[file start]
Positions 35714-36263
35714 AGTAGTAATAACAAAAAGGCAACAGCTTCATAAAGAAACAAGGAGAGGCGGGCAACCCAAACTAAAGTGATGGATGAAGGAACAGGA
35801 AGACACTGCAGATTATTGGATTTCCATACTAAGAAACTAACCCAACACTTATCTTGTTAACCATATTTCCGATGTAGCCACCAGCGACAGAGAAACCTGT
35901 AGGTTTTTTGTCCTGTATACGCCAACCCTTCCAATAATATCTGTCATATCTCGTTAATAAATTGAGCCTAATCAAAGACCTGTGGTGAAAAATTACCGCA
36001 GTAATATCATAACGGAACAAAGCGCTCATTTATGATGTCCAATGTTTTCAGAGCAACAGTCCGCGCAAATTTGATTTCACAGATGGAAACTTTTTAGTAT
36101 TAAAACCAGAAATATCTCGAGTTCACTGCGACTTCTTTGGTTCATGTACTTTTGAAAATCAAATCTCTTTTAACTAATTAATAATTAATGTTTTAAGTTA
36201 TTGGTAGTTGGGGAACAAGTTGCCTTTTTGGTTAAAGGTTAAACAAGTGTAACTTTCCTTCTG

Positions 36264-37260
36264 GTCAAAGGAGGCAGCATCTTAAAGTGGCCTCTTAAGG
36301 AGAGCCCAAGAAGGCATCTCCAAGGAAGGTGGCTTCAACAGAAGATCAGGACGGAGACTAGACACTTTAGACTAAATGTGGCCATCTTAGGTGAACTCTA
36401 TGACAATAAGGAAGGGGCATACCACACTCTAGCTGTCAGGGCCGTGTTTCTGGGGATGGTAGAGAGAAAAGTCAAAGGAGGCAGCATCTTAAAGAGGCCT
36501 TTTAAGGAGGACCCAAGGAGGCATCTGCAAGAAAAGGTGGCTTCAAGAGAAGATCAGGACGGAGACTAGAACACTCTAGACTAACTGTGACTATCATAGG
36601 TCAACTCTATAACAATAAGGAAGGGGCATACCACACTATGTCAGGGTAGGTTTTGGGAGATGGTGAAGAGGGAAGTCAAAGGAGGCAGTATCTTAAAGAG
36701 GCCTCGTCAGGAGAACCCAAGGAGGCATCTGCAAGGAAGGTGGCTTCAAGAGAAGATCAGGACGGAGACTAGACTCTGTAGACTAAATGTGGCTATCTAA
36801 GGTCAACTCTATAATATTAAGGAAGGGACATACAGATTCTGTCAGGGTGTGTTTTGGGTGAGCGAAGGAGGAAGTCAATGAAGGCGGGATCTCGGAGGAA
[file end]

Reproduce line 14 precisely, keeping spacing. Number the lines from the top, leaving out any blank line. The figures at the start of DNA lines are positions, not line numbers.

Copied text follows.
36701 GCCTCGTCAGGAGAACCCAAGGAGGCATCTGCAAGGAAGGTGGCTTCAAGAGAAGATCAGGACGGAGACTAGACTCTGTAGACTAAATGTGGCTATCTAA